Cheers,
    Kenny.

  30. lawrence says:

    What? got my letter the other day my CS has nearly double. Daughters Mother was done for welfare fraud, last year with home detention and works under the table,so i can guess how honesty she was….. and in my case try getting a 17 year old to come stay with us is not easy when the mother lets her party and drink.

  31. Arthur says:

    Got my letter today. My CS has HALVED!. I am so happy! $10 grans a year back into my pocket. Yay to Peter Dunne!

  32. J Silcock says:

    Well I got my letter and my CS has nearly doubled!!!! Ex, now remarried, bought house together etc etc, has part-time job. Tells the kids that the new guy supports them all and dad pays nothing, I could go on for weeks…. Any way IRD clearly haven’t assessed her income as I wear 100% of raising my children, money of which my kids never see apparently as they always have stuffed or ill fitting clothes and are hungry. Do I bother with admin review or just quickly go broke. I live in Canterbury, where my work is which funnily supports her lifestyle, and she lives on the West Coast (over 300 km away) and see my kids every third weekend. I travel roughly 2/3 more distance to her despite a parenting order that states meeting halfway, at huge cost in money and time off work. Tried the lawyer thing, hopeless. Any Advice from anyone would be appreciated, Cheers

  33. Arthur says:

    You can now work out what your ex’s ‘income’ is.
    It tells you your income. Should be no news there; and your ‘adjusted taxable income’. It tells you the ‘combined child support income’. Take your adjusted income off that figure; and add the Living allowance to it, and that should = her income.
    I did this, and then double checked by sticking what I deduced was ‘her gross income’ into the IRD calculator. It worked.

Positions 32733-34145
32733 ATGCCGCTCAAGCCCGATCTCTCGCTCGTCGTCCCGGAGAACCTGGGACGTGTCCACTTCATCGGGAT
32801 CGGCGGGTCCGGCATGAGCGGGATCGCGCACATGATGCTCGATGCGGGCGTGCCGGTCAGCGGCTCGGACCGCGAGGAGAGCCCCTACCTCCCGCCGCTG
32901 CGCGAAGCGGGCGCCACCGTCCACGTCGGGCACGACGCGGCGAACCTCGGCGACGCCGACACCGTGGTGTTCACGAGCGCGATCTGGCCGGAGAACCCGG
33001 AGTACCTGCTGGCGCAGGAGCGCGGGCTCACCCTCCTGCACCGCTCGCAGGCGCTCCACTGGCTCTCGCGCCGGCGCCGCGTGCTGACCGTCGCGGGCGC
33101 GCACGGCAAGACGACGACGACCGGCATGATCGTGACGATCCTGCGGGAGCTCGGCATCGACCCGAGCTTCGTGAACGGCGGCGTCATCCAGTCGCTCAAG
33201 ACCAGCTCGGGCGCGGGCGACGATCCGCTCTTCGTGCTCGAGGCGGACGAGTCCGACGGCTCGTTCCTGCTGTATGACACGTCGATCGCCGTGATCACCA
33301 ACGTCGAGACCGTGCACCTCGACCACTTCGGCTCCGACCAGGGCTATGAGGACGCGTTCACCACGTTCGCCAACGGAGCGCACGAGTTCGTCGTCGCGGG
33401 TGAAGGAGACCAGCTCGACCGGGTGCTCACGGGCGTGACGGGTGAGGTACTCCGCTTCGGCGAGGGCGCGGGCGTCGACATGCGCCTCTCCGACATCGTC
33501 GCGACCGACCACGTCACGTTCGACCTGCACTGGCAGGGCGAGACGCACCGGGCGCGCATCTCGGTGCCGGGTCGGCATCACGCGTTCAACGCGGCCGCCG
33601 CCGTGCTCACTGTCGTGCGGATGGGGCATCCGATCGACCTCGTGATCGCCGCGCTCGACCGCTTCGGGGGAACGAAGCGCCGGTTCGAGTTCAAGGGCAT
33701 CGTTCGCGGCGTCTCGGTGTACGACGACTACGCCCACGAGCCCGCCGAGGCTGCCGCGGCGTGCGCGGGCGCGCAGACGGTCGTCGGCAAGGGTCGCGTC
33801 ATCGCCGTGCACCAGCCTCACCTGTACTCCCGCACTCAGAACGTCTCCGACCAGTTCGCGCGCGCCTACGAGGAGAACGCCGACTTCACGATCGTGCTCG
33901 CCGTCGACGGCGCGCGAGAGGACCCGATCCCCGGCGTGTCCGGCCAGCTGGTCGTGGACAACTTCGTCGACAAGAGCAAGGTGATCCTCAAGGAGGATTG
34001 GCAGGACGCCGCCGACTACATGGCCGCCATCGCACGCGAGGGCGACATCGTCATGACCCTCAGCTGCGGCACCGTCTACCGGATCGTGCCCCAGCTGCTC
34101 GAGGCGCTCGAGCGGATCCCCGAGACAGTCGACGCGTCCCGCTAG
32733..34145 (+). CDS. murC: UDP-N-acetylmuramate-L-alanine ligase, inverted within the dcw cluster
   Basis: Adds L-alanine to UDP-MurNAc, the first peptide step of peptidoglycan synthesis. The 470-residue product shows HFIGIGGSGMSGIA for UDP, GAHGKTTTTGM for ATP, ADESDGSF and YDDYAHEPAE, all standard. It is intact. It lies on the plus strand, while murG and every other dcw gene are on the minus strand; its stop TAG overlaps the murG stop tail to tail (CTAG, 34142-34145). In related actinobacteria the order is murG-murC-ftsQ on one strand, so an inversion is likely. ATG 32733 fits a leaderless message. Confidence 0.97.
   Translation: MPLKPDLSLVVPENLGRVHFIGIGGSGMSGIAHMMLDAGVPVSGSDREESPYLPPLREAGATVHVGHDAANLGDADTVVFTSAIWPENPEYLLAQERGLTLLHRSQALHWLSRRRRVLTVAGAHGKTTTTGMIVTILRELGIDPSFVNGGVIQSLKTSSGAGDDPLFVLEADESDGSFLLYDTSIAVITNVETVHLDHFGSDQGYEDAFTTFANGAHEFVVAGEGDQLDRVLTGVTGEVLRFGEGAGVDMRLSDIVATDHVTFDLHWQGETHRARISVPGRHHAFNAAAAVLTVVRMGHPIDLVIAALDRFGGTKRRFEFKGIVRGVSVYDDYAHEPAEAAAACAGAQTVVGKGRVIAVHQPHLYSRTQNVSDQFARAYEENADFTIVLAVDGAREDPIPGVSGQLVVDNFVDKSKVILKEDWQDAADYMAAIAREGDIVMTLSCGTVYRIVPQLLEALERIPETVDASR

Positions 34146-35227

Then have a long stiff g’n’t as you realise the realities of life.

  34. Brayden says:

    Okay… so I got my notification in the mail the other day and it tells the typical story.

    I’m paying at the maximum level of CS that they can take for you with 2 kids under 13. Fair enough I say, my income is reasonably good. But here’s the bit that annoys’s me… My ex wife earns less than the living allowance threshold, and so I pay 100% of the CS cost (an eye wateringly high $2,187 per month!)

    I wonder if admin reviews now work both ways?? The only reason she is able to work < 20hrs is a week is because she receives a massive CS boost each month (which bought her a brand new ford focus last year BTW – nice!). Would be interesting for me to test the "capable of earning" argument up the chain to her since it has been applied down to me in the past.

    But knowing the one sided views the admin reviewers come with I wonder whether it would really make a difference. Probably not I think. Might give it a go though 😉

  35. Arthur says:

    Is she on DPB? Your CS is deemed to cover the cost of DPB. And if she is, then WINZ should be ‘encouraging’ her to find part time work once the youngest is 6; and (if I am correct), full time work when they are 14.
    And if aint claiming no benefit, then she can work as much or little as she wants.
    What she (theoretically) can’t do now, is arbitrarily reduce her work hours / income (being the ‘lifestyle choice’ IRD live to ping fathers for, when they are suddenly unemployed.

  36. Brayden says:

    No, she’s not on the DBP, but has a part time job. But she’s only able to do that because she collects 26k a year from me. If you were to convert my 26k to an equivalent after tax salary and add that to her part time income, she’d be on the equivalent of a 60k salary per annum (not bad for 20hrs a week).

    The point you make is valid though… If we (as men) get pinged for having greater earning capacity, now that the formulae takes into account both parties, should the door not swing both ways and ping her for not working full time and having greater capacity to do so??? The answer is clearly yes, but I sense a double standard coming my way if I take it to review.

  37. golfa says:

    #36 Brayden. I’d be tempted to ask for an Admin Review on her. I suggest you talk to Allan Harvey. He’s posted a little further up the Thread.